First-Generation Students Help Others

Students help create video series for future students

In the US, more than half of undergraduates are considered first generation: students whose parents or guardians do not have a bachelor’s degree. At Saint Mary’s, nearly a third of the Class of 2027 is considered first generation. As the first-year, first-gens arrived on campus last month, a group of established first-generation students—sophomores, juniors, and seniors—helped make sure this new cohort felt welcome and at home. 

“You’ve Got This! Tips for First-Generation Students'' is a video series that includes practical advice on how they themselves adjusted to campus life, including navigating friendships and managing family expectations. Co-written by Alyson Aguilar Morales ’26 and narrated by Anaís Juliano ’25, Nathaly Gonzalez ’25 and Yazmin Reyes ’27, the video series showcases five of the biggest considerations first-gen students face.

“We know that high school graduates whose parents or guardians didn't attend college are less likely to go,” said Christin Kloski ’15, director of the Office for Student Equity, one of many on-campus resources for first-generation students. “And when they do enroll, we want to anticipate any barriers toward success that first-gen students face. Our office tries to encourage and cultivate meaningful programming and resources to remove those barriers.”

At Saint Mary’s, Kloski and her team help remove those barriers through programming, clubs, and activities. For example, the extracurricular Adulting 101 series helps all students navigate the nuances of adult responsibilities, showing the students the basics of budgeting, prioritizing their time, and understanding investments. “When students—especially first-generation students—understand that others here are experiencing the same things, it helps form a bond. We expect that as these bonds grow stronger, our students have a much greater chance of reaching their graduation day.”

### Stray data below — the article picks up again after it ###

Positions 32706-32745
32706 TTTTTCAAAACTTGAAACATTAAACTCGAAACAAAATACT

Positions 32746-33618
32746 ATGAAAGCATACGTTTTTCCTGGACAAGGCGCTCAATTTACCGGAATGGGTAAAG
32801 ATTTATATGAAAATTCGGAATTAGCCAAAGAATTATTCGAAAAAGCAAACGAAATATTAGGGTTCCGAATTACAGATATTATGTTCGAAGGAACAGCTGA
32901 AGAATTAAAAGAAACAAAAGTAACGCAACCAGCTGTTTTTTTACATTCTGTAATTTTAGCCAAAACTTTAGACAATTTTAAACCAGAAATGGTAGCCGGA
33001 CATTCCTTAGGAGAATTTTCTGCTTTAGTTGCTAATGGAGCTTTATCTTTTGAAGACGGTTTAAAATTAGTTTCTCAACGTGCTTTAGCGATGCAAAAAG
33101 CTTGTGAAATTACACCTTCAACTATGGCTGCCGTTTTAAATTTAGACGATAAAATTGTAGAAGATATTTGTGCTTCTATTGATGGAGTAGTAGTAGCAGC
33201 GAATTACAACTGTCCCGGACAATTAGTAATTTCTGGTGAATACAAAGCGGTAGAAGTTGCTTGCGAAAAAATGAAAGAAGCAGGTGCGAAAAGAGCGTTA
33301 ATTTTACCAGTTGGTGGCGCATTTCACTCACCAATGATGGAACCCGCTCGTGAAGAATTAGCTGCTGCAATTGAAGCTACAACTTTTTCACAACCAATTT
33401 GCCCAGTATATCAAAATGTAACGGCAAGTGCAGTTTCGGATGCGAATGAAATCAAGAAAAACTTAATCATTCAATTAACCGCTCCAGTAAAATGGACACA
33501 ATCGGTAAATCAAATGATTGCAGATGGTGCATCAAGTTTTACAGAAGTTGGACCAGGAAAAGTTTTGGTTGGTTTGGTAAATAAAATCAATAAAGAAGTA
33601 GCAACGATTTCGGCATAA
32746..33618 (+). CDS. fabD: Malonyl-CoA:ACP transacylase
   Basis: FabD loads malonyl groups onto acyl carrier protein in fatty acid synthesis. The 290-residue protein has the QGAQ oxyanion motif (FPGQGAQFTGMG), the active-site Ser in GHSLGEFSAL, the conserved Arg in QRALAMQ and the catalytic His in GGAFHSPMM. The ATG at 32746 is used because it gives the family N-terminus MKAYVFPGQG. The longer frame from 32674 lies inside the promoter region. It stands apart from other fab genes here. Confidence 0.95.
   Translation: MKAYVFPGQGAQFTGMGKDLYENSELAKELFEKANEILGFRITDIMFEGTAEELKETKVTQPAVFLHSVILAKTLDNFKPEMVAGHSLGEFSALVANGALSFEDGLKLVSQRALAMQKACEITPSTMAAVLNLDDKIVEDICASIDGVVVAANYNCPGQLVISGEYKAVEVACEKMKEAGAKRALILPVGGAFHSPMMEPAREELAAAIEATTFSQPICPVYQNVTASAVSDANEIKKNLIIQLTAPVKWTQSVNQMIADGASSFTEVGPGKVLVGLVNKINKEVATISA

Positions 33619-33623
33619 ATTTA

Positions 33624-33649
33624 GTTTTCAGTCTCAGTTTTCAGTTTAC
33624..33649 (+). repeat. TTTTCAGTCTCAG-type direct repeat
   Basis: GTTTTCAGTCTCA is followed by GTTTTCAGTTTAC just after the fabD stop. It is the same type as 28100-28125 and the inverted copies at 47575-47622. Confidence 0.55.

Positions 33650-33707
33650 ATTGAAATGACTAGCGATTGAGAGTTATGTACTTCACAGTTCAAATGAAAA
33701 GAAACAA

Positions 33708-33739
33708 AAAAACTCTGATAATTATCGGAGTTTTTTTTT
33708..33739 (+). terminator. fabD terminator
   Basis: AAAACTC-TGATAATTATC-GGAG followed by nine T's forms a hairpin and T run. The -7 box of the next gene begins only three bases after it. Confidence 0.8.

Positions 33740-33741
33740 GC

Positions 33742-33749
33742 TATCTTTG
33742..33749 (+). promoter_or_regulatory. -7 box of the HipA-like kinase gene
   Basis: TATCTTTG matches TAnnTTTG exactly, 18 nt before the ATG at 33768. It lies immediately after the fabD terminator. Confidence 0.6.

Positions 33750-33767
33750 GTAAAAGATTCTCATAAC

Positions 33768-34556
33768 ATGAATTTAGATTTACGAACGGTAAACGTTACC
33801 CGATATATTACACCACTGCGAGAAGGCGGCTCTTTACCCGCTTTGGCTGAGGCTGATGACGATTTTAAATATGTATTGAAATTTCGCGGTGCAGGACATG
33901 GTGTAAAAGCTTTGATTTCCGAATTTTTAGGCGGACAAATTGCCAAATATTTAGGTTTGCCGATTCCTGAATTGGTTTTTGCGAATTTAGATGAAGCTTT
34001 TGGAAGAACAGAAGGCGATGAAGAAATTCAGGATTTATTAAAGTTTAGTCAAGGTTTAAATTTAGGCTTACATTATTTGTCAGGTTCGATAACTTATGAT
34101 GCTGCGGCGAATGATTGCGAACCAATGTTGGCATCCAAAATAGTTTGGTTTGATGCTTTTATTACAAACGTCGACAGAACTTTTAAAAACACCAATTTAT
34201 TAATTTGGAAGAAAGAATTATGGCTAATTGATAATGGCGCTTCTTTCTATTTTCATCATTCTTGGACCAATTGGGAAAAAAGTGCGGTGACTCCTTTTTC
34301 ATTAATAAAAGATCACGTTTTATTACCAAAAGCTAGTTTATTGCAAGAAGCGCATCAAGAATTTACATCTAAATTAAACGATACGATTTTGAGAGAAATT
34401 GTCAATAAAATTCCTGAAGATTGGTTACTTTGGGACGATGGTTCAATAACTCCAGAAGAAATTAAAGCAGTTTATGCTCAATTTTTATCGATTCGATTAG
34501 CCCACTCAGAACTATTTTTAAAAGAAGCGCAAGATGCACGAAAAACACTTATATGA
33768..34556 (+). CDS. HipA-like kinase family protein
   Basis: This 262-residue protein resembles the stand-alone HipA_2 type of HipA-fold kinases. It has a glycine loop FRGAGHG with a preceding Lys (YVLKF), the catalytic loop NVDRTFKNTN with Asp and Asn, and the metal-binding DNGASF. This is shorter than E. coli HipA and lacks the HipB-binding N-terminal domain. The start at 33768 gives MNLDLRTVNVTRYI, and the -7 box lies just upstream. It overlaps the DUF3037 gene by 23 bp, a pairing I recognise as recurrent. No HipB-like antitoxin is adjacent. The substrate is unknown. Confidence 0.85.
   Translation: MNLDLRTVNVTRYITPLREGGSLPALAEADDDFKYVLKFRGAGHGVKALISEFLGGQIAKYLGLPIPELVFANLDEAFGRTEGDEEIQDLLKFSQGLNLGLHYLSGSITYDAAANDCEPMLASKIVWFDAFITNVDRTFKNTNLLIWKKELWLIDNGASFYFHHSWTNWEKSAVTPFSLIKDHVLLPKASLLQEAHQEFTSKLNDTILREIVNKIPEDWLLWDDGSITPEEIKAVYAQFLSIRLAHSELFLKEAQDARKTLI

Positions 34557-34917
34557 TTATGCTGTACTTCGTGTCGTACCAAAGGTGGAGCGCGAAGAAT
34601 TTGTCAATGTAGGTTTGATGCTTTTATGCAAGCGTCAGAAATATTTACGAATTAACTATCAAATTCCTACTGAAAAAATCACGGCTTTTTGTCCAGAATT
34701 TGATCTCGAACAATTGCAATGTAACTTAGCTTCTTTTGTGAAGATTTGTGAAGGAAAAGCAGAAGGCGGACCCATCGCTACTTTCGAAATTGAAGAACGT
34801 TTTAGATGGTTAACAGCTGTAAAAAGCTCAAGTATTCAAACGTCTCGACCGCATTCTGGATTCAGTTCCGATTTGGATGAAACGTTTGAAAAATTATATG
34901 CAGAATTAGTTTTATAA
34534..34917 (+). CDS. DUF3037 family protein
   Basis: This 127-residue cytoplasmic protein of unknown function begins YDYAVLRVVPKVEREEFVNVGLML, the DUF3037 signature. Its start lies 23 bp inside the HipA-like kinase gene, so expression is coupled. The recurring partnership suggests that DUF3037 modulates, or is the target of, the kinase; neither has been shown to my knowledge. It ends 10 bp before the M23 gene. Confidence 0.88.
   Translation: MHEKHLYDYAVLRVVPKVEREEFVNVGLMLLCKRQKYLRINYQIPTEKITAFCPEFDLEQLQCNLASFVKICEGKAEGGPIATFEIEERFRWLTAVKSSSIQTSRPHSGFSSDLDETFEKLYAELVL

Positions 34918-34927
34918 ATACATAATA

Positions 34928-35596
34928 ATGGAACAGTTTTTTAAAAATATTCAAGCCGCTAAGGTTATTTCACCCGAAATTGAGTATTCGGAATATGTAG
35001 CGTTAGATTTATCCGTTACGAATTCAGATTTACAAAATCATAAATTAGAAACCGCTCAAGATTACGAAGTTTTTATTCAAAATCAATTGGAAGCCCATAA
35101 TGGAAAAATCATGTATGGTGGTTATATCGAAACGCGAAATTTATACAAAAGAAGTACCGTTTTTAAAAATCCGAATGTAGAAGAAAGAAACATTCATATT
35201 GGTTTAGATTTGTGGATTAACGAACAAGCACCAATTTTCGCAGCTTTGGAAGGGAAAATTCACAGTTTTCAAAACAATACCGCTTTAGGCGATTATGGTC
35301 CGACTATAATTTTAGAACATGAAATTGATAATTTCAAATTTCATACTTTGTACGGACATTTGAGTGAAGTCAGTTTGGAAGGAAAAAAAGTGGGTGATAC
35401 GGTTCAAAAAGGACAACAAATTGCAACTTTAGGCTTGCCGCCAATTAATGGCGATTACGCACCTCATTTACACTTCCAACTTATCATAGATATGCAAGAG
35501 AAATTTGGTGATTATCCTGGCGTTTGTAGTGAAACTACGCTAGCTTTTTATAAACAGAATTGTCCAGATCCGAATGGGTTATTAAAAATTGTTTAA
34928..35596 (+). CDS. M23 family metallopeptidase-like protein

The “You’ve Got This!” series is another way first-generation students can see themselves succeeding.

“The students in these videos are real. They are Saint Mary’s students who were themselves nervous first-years experiencing college as the first in their families. They speak with authenticity and confidence that the process works.”

You’ve Got This! Tips for First-Generation Students

While every new student can benefit from the tips found in the series, Kloski says the videos speak specifically to first-generation scholars. Here is a breakdown of what you’ll find:

Tip # 1: Don’t Let Impostor Syndrome Bring You Down 

Imposter syndrome is a common experience among college students—especially for those who are the first in their family to pursue higher ed. It can make you doubt your abilities and maybe feel like a fraud. Many students feel the same way. You are going to college because you earned it, and you belong.


Tip #2: Utilize Spaces, Resources, and Connections

College is not just about attending classes, so get to know your campus, beyond the classrooms. Explore the Library to find quiet study spaces. Check out the student center to grab a coffee or a quick bite. Watch for open houses, activities fairs, tours, and other chances to learn what the college has to offer. By getting to know the campus and its services, it’ll no longer be intimidating. 


Tip # 3:  Navigating College Finances 

Planning for college can be overwhelming, especially when it comes to personal finances and navigating financial aid. We like to reassure students that every college student, whether they are a first-year or a senior, will face anxiety at some point about money. Know there will be some bumps in the road, where you might not make the smartest financial decision. Don’t beat yourself up, and don’t be afraid to ask for guidance. Your college will have many resources for help along the way.


Tip # 4: Family Expectations

Understanding each other's expectations will help build a strong foundation of support. Families may have limited knowledge about the college experience, so share information about your academic environment. Describe it to them: your classes, campus resources, the clubs available at the college. Your loved ones will be learning right alongside you.


Tip # 5: Personal Care 

College can be a demanding time, so it’s crucial to prioritize self care and relaxation. The best self-care you can do in these first few weeks is to be patient with yourself when you feel overwhelmed. College life comes with increased independence and responsibility. Effectively managing how you spend that time is a learning experience. 


September 8, 2023


Back to Stories